The El Camino Real de Los Tejas National Historic Trail Association (ElCaT) also worked with the National Park Service, National Trails office (NTIR) and an award-winning design team to develop and install bilingual wayside exhibits in English and Spanish. Exhibits were installed at four locations from the Rio Grande on the US-Mexico border to the end of the Trail in Louisiana. NTIR worked with ElCaT, the Texas Department of Transportation, Zapata County, a private landowner, the Texas Historical Commission, and Louisiana State Parks to develop the content and install the exhibits.  

At Cherokee Removal Memorial Park along the Trail of Tears National Historic Trail, NTIR, in partnership with the Tennessee Valley Authority, South East Tennessee Development District, and Trail of Tears Association, completed a project that funded the design and development a quarter-mile Trail of Tears NHT retracement trail and interpretive area at the historic Blythe Ferry site in Meigs County, Tennessee. This new trailhead and ADA trail is open for public visitation. Interpretive wayside signs will indicate the location where approximately 9,000 Cherokees, 500 Creeks and 127 slaves crossed the Hiawassee River on Blythe Ferry in 1838 as they left their homeland.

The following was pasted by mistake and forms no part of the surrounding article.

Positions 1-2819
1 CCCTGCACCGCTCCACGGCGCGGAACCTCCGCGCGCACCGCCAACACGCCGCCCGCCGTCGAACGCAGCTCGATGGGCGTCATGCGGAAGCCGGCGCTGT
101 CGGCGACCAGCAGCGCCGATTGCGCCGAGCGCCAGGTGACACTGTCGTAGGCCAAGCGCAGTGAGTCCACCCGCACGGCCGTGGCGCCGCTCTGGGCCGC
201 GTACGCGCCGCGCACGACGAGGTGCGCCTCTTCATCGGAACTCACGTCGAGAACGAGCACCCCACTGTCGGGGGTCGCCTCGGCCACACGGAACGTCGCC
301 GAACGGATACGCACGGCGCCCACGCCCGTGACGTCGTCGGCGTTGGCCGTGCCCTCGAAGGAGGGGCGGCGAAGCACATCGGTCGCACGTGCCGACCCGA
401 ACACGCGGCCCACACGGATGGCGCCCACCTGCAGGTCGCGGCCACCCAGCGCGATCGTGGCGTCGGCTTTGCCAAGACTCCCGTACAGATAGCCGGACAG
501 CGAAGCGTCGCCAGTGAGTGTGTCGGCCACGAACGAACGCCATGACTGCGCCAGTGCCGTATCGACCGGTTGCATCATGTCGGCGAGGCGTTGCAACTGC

In addition to installing interpretive signage throughout the Bitterroot Valley of Montana along the Nez Perce (Nee-Me-Poo) National Historic Trail (NPNHT), the Bitter Root Cultural Heritage Trust and the NPNHT have installed an app called “Agents of Discovery” with funding from the USDA Forest Service Washington Office. Currently, visitors have access to five ‘missions’ led by augmented reality guides through which they can learn about important historical sites in Montana including River Park, Historic St. Mary’s Mission, Travelers Rest State Park, and the Lake Como and Bass Creek Recreation Area. There is also one more mission in production for the Lewis and Clark National Historic Trail Descent Trail. 

After discovering Makahiki grounds along the Ala Kahakai National Historic Trail, the Ala Kahakai Trail Association (ATA) worked to bring school groups to the site to use it for traditional games associated with the celebratory season which runs from November to February. The goal is to build relationships with schools and encourage them to engage in traditional Hawaiian practices. The ATA taught students about the Trail in their area and to encourage them to visit the sites to strengthen their understanding of the Trail and what it represents to Native Hawaiians.